Two factors determine how a piece of jewelry will perform at auction: Its intrinsic value coupled with its provenance (the paper trail documenting who made or owned it).
In the case of the 17.21-carat Kashmir sapphire that leads Bonhams New York Jewels sale on Dec. 7, it’s impossible to say which factor is more impressive.
While a Kashmir of any size is considered rare (production at the mine, located in the Himalayan region between India and Pakistan, peaked in the late 1880s), a stone of 17+ carats is exceptional. Add a “royal blue” hue—as deemed by Gübelin Gem Lab, a worldwide authority on colored stones—into the mix and the cushion-shaped gem is guaranteed to fetch top dollar.
Then there’s the provenance. Owned by the Smith family of Vermont for more than a century, the jewel was acquired by Edward Curtis Smith, the governor of Vermont, for his wife, Anna Bailey James Smith, shortly after the turn of the last century. (His father, Gov. J. Gregory Smith, was one of the founders of the Northern Pacific Railway, while his mother, author Ann Eliza Smith, was descended from Vermont Senator Lawrence Brainerd, a prominent figure in the Underground Railroad.)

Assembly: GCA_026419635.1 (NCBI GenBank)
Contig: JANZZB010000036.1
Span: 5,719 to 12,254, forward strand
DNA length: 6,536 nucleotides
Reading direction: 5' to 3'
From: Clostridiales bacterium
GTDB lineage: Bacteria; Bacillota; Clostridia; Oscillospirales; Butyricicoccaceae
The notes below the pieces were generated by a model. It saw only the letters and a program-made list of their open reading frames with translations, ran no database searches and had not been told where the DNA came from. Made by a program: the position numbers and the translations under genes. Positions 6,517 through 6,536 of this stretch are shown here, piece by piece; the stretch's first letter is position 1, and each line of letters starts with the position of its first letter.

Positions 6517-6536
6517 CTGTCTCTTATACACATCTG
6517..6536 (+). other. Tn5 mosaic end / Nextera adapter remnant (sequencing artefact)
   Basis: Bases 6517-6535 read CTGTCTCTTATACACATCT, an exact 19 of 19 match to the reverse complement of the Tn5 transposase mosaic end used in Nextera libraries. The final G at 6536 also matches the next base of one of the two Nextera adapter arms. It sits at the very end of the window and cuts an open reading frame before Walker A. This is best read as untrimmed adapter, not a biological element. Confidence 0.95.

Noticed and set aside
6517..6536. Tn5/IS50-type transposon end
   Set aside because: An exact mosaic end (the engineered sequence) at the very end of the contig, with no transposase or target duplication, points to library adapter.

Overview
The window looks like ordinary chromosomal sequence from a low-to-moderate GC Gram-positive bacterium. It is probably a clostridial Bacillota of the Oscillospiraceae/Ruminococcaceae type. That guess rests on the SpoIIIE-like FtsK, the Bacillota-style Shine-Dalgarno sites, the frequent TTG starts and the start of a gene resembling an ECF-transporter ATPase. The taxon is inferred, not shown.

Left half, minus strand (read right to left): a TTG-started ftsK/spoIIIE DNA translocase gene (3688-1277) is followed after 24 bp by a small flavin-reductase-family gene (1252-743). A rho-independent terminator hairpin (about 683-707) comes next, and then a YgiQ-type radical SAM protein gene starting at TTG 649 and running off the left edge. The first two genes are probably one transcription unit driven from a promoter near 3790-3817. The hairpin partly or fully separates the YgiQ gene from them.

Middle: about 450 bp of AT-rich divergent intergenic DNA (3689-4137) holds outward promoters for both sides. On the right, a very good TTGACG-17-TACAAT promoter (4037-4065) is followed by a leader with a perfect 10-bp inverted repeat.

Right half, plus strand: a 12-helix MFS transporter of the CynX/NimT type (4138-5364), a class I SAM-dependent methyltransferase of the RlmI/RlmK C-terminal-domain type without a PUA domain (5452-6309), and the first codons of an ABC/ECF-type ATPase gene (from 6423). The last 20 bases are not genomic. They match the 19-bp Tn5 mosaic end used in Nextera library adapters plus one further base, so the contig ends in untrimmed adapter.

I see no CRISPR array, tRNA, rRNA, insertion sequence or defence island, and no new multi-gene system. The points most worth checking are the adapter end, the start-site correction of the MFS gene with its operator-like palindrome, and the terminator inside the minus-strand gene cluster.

Set in a belle époque platinum brooch, c. 1910, and framed by four diamonds, including two table-cut pear-shape gems totaling 4 carats, the piece is expected to fetch between $500,000 and $800,000.
Emily Waterfall, Los Angeles head of jewelry for Bonhams, said the consignor “remembers her mother wearing the brooch ‘everywhere,’” from Nixon’s inauguration to the grocery store.
The sale features some 180 lots, including a c. 1915 carved emerald and diamond pendant by Georges Le Saché, a well-regarded French manufacturer, estimated at $40,000 to $60,000; a diamond and gem-set 18k gold horse bangle, c. 1960, by Bulgari, estimated at $30,000 to $50,000; and a set of carved jade, enamel, coral, diamond and gem-set Foo Dog boxes by David Webb, the ultimate objets d’ art, expected to fetch between $100,000 and $200,000.